SAS&M: YOU SAID BEFORE YOUR RESIDENCY AT THE NATIONAL INSTITUTE FOR MATHEMATICAL AND BIOLOGICAL SYNTHESIS (NIMBIOS) THAT YOUR MATH WAS KIND OF RUSTY. DID YOU REVIEW A LOT IMMEDIATELY BEFOREHAND, OR GET TUTORING FROM NIMBIOS FACULTY? IS A RAP GUIDE TO CALCULUS ON THE HORIZON?
BB: Actually I didn’t really brush up on math either before or during my residency, and I don’t know that it’s any better now than before I was at NIMBioS. I would be open to doing some material specifically about math, but I would need a serious refresher course to pull that off. I was good at math in high school and early university, but ever since I declared as an English major I haven’t really cracked a math textbook. At NIMBioS I was more interested in the predictions being made, the research methodology, and the ways in which populations (whether actual or modelled) were behaving, and how to turn those equations into a story that a layperson could understand. Also, I was only there for a month.
SAS&M: TELL US ABOUT YOUR MOST INTERESTING OR REMARKABLE INTERACTIONS WITH NIMBIOS SCIENTISTS. IS WHAT YOU GOT OUT OF THOSE INTERACTIONS DIFFERENT FROM WHAT YOU THOUGHT YOU’D GET OUT OF THEM?
BB: My most memorable experience at UT Knoxville was actually part of a field biology excursion rather than a computational biology experiment. I tagged along on a seining expedition with some biology PhDs and grad students, ID-ing darters and other fish in a nearby river, and we even caught a lamprey which I understand is pretty rare. At NIMBioS itself it was probably the lab meetings of Sergey Gavrilets’ research team that stayed with me the most. I really didn’t know what to expect heading to Knoxville for the first time, but it was a great experience, a lot of learning packed into a month, and really wonderful people.
SAS&M: YOUR NEW INFOMATIC EP HAS ITS ROOTS IN YOUR NIMBIOS RESIDENCY. CAN YOU GIVE US A SPECIFIC EXAMPLE OR TWO OF A NIMBIOS CONVERSATION, SEMINAR, OR FIELD TRIP THAT LED TO A SPECIFIC SONG, AND HOW THE SONG EVOLVED FROM THAT EXPERIENCE?
BB: The song “Mad Scientist (Talkin’ Nerdy)” is an attempt to capture the “what it’s like” of the NIMBioS social scene in a humorous, fictionalized way. It was great to see the inter-mingling of the researchers at NIMBioS and the professors and grad students studying evolutionary biology at UT Knoxville, who would often gather for drinks at the local beer house after a guest lecture. In my experience, it was at these events that some of the most interesting discussions would kick off. Sergey told me about the concept of the “homophobic paradox” which can be mathematically modelled, and that made it’s way into the song, and Susan Riechert told me about spiders and oxytocin homologues and allo-parenting, which also made it in. I crammed in as many references to the research programs as I could, and put them all towards the question of whether all of this “nerdy talking” can ultimately be understood as a form a mating behaviour. Then in “Get It From Reading” I propose a population modelling experiment based on that question: “Imagine a steady-state population of nerdy people / And flirty people and worthy people and people who are deceitful / And every generation sees a change in the ratio, / Based on who survives and where the matings go.”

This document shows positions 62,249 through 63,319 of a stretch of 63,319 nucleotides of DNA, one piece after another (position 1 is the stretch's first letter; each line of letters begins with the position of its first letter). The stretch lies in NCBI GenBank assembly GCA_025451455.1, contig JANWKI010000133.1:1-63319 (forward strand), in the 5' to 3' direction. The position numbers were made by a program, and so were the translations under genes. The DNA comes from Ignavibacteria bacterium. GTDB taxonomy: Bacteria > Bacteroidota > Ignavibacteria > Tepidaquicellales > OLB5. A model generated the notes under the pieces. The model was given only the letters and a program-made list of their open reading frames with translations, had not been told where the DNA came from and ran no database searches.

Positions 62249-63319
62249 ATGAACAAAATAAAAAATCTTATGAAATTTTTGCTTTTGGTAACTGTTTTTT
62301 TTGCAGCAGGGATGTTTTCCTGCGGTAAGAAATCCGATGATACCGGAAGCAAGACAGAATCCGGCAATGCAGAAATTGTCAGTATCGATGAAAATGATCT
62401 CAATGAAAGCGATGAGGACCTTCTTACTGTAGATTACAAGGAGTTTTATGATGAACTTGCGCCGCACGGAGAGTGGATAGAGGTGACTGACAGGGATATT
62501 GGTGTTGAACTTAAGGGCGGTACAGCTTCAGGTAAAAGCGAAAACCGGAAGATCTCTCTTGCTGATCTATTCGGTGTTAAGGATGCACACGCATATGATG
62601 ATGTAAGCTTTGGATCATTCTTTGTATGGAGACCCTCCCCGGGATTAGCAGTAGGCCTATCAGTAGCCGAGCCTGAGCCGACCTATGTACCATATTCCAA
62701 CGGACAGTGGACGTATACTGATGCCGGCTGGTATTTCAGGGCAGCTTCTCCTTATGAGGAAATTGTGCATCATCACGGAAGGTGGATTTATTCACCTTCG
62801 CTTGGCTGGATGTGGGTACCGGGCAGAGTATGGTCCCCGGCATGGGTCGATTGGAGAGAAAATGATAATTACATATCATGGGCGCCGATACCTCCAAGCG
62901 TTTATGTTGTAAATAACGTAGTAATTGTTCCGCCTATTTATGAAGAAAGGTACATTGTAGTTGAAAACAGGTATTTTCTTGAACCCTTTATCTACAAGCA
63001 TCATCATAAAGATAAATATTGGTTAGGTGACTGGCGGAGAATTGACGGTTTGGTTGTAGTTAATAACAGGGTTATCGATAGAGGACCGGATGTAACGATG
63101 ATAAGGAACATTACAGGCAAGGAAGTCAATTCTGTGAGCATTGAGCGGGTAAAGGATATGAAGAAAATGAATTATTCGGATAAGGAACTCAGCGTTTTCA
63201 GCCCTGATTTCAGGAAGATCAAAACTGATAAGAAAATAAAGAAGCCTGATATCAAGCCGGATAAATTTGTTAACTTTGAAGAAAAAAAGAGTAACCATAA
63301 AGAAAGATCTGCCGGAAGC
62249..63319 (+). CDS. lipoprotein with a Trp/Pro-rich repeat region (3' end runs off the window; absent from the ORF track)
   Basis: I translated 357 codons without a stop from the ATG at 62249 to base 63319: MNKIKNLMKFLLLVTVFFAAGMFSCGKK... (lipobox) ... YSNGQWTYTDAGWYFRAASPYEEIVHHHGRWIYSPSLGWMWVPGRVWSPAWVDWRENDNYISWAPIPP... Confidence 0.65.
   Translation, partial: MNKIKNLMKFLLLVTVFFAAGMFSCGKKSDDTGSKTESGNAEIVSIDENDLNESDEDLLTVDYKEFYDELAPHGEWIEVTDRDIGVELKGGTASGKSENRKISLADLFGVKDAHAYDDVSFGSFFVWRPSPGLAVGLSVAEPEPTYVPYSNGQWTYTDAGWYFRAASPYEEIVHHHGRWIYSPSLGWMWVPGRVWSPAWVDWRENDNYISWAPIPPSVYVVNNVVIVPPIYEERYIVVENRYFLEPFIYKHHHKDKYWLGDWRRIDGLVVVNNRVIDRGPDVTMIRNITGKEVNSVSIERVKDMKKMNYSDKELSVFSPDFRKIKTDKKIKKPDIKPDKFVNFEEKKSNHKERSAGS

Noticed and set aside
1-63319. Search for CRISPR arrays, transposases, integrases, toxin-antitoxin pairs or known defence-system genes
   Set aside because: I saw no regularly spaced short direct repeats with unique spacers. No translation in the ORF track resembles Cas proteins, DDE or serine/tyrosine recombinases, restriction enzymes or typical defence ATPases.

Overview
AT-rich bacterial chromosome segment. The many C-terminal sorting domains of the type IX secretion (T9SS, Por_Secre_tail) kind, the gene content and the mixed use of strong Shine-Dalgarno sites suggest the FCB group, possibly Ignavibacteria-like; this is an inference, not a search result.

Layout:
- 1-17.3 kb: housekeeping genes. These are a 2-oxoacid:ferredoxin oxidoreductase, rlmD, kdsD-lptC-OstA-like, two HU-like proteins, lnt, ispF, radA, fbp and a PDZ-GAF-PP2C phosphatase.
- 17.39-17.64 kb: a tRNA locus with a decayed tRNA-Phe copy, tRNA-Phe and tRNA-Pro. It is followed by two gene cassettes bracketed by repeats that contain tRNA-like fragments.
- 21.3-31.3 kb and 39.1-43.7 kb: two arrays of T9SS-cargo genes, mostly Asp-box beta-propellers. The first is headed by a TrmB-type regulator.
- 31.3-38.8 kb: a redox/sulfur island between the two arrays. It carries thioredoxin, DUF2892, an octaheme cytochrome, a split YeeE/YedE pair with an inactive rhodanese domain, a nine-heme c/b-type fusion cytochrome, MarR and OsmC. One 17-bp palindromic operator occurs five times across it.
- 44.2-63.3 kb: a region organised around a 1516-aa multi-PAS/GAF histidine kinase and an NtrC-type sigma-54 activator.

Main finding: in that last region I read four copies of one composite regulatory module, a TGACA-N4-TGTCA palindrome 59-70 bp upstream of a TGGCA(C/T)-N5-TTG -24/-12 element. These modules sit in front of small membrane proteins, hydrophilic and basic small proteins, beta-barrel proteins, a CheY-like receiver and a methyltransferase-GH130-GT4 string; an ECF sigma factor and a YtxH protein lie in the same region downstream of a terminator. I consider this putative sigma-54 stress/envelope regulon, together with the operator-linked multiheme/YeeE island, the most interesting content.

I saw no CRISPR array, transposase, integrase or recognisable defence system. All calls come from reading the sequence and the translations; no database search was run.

SAS&M: WHAT’S NEXT FOR YOU?
BB: I’m currently performing off-Broadway in a new show, Ingenious Nature, which is about evolutionary psychology and dating. Some of the themes in the Infomatic EP are explored in this show as well, ie whether an obsession with science is a help or hindrance in the search for a mate. Sergey’s recent paper on mate-provisioning as an alternative strategy for low-status males leading to the origins of female fidelity and long-term mate-bonding, for instance, could be awkward first date conversation, especially when it’s time to pick up the cheque.
[Related: NIMBioS interviews Baba Brinkman]